- In this meta-analysis involving more than 7 million participants, there was no evidence for a differential risk for smoking-related lung cancer in women vs men.
- However, there may yet be an unrealized sex difference in the risk for smoking-related lung cancer that would fully manifest as the smoking epidemic reaches full maturity in women.
Why this matters
- Previous analyses of a large UK primary care database showed that moderate and heavy smoking more strongly increased the lung cancer risk in women vs men.
- Meta-analysis evaluated 29 prospective cohort studies representing 99 cohorts, 7,113,303 individuals and 50,000 incident cases of lung cancer.
- Funding: None disclosed.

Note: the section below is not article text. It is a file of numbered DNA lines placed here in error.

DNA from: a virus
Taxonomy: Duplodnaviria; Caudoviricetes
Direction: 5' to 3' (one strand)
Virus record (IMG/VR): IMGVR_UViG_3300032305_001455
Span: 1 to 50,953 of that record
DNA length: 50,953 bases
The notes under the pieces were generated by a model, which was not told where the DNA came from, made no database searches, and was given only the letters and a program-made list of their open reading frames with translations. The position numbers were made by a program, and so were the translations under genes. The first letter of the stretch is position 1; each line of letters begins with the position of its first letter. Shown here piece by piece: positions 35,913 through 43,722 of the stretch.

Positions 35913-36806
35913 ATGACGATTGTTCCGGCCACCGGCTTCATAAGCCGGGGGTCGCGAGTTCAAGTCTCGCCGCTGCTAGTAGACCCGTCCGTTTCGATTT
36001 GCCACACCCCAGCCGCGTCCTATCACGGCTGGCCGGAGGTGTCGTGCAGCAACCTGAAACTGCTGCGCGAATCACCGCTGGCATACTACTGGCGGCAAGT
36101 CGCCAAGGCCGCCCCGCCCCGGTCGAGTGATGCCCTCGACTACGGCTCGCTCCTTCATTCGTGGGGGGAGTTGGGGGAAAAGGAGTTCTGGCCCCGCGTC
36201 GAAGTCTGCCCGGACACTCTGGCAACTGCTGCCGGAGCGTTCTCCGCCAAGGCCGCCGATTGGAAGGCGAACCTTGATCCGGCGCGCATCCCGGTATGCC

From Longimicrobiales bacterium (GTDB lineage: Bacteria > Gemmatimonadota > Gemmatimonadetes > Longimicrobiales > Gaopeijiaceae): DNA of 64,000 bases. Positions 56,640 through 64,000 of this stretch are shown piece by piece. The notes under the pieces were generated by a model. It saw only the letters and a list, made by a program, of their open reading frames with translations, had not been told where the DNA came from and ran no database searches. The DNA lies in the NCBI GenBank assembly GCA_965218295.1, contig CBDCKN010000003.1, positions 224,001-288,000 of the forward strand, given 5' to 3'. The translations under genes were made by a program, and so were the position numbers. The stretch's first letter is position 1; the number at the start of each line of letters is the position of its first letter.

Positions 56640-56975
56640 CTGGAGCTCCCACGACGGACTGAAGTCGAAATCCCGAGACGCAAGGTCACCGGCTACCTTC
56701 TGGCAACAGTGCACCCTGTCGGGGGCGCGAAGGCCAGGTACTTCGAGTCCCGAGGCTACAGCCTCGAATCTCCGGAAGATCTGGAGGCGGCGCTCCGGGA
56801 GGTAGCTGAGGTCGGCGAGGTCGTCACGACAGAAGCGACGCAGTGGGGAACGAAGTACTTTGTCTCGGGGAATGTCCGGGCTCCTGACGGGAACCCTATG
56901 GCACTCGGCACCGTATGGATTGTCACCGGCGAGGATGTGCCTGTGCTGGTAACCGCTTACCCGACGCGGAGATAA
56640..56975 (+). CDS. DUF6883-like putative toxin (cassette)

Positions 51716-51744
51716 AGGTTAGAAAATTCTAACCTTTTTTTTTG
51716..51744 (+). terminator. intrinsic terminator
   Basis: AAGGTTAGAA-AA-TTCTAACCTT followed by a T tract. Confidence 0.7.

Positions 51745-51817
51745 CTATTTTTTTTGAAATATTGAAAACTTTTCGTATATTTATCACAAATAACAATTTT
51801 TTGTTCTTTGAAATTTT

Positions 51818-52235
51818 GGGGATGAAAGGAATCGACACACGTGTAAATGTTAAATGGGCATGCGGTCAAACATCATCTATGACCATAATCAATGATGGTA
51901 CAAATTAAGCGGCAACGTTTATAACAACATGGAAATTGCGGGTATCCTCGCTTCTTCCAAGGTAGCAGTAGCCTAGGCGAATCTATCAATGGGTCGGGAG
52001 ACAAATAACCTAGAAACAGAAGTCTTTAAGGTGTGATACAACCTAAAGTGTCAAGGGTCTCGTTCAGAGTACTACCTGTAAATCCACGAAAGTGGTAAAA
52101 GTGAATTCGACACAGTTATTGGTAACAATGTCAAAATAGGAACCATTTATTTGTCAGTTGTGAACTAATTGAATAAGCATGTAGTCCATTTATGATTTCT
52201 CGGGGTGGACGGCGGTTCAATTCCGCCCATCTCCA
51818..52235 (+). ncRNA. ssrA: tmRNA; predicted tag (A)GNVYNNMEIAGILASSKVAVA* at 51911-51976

- In multiple adjusted model, current smoking was associated with increased risk for lung cancer in women (relative risk [RR], 6.99; 95% CI, 5.09-9.59) and men (RR, 7.33; 95% CI, 4.90-10.96).
- The corresponding ratio of RRs for lung cancer in women vs men was 0.92 (95% CI, 0.72-1.16).
- The women vs men ratio of RRs was 0.99 (95% CI, 0.65-1.52), 1.11 (95% CI, 0.75-1.64) and 0.94 (95% CI, 0.69-1.30) for 20 cigarettes/day.
- Heterogeneity across studies in study design, study population and other aspects.
- Detailed data on smoking behaviour and specific lung cancer subtypes not available.